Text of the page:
Fall is time for people to get flu shots
Residents are strongly encouraged to receive this year’s influenza (“flu”) vaccine as soon as possible in order to build up antibodies to the influenza viruses.
County Executive Mark C. Poloncarz and Erie County Commissioner of Health, Dr. Gale Burstein, led the way recently by receiving their annual flu vaccines.
“Why get a flu vaccine? No one likes to feel sick. Most people who are infected with influenza can develop high fevers, chills, body aches, fatigue, cough, difficulty breathing, loss of appetite, diarrhea and vomiting that usually lasts 10 days,” stated Burstein. “You will not only lessen your chance of getting the flu, you will also limit the likelihood of passing the virus onto family members or colleagues who have a chronic illness or to a newborn infant, for whom influenza can be a very serious health concern.”
What exactly is the flu? Flu is a contagious respiratory illness caused by influenza viruses, which can cause mild to severe illness.
It is especially important for certain people at high risk for serious flu complications to get vaccinated. Those people include:
¯ Individuals with chronic medical conditions such as asthma, diabetes, morbid obesity, cardiovascular disease, or chronic lung disease
¯ Young children, especially those under 2 years of age
¯ Women who are pregnant or have recently given birth
¯ People 65 years and older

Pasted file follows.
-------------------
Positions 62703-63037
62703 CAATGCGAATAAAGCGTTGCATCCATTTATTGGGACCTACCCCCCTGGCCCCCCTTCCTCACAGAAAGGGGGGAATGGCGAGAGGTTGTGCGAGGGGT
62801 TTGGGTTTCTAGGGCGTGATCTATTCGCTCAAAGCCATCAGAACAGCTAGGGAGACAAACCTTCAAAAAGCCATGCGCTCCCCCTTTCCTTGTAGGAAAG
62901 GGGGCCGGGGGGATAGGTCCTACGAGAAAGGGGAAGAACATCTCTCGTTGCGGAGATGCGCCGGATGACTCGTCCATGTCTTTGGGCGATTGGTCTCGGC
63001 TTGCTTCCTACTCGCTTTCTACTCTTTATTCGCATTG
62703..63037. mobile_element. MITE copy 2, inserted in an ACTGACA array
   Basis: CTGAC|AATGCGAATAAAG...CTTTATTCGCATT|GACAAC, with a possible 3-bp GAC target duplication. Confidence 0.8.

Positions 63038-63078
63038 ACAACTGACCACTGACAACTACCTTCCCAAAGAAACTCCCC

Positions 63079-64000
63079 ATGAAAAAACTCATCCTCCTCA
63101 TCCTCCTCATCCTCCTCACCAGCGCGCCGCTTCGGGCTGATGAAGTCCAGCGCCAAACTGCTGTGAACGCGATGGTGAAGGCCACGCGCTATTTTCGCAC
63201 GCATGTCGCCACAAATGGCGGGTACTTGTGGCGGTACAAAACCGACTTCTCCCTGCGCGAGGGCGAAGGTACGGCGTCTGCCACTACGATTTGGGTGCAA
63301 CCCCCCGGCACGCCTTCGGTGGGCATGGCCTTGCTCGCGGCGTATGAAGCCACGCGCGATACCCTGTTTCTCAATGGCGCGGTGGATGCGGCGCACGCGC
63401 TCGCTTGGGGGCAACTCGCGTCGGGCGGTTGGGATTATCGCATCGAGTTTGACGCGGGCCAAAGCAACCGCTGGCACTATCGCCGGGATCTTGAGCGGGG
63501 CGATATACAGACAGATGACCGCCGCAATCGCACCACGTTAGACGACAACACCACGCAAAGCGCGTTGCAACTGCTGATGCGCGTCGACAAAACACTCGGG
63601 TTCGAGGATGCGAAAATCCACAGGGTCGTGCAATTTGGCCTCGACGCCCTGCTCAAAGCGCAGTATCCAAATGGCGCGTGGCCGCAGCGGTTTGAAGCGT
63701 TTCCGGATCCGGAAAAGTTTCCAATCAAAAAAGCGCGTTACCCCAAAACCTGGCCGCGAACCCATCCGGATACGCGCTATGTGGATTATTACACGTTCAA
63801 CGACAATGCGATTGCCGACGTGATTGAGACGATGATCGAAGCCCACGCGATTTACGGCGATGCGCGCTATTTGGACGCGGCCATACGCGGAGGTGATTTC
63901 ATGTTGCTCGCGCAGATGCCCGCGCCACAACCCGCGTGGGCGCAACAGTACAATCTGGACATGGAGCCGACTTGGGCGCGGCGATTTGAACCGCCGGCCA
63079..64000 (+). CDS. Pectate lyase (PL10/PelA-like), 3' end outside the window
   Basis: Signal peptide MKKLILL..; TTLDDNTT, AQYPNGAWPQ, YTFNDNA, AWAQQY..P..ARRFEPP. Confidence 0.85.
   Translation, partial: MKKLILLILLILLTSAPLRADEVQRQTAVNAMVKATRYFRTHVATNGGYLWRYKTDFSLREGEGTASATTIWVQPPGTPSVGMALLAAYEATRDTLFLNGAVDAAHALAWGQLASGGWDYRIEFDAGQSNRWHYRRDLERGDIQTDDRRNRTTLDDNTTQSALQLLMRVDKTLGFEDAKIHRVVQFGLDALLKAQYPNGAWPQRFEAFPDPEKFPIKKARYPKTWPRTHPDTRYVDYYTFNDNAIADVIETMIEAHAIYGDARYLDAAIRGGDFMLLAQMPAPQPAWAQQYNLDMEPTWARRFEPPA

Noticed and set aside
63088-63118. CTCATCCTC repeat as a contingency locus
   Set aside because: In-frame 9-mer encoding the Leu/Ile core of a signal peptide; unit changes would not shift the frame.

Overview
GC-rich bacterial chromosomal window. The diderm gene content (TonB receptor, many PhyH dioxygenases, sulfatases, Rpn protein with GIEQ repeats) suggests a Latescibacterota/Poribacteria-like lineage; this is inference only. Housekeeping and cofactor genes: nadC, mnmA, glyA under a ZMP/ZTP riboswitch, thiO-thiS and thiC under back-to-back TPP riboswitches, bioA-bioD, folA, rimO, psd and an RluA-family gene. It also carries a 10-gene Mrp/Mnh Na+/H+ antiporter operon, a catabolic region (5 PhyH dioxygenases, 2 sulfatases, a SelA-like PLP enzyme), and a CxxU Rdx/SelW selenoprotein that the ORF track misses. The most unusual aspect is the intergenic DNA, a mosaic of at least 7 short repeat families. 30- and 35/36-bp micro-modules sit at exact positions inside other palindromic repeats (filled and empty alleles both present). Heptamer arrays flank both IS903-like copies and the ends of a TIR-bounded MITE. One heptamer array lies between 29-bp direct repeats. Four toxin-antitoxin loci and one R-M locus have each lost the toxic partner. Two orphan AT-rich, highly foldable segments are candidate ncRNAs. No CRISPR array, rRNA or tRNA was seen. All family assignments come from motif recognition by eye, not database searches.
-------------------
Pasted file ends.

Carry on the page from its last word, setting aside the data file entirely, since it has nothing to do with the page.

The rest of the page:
¯ Individuals residing in nursing homes or other long-term care facilities
¯ People who are immunosuppressed, where their body’s immune system or ability to fight off infection may be impaired
¯ People who live with, or care for others who are at high risk of developing serious complications
¯ Health care providers.
Why get a flu vaccine? Influenza can lead to severe respiratory illness requiring hospitalization and in some cases can be fatal. The flu season can last as late as May. Flu vaccines protect against three or four flu virus strains (depending upon the type of vaccine you receive). The flu vaccine is readily available in Erie County physicians’ offices, pharmacies and other community sites.
“Fall is a great time to protect your children against the flu. Indoor group settings, like classrooms, facilitate virus spread,” said Burstein. “Children are more likely to be infected with the flu than adults. They are contagious and likely to pass the virus on to others in the family.”
To stay healthy, frequent hand-washing is crucial so that illness is not spread from one person to another. Wash your hands thoroughly with soap and water, especially after using the toilet or changing diapers.
Always wash your hands before eating, preparing and handling food. When sneezing or coughing, be sure to turn away from others and use a tissue to cover your mouth or nose. Sneeze into the crook or your arm, rather than into your hands.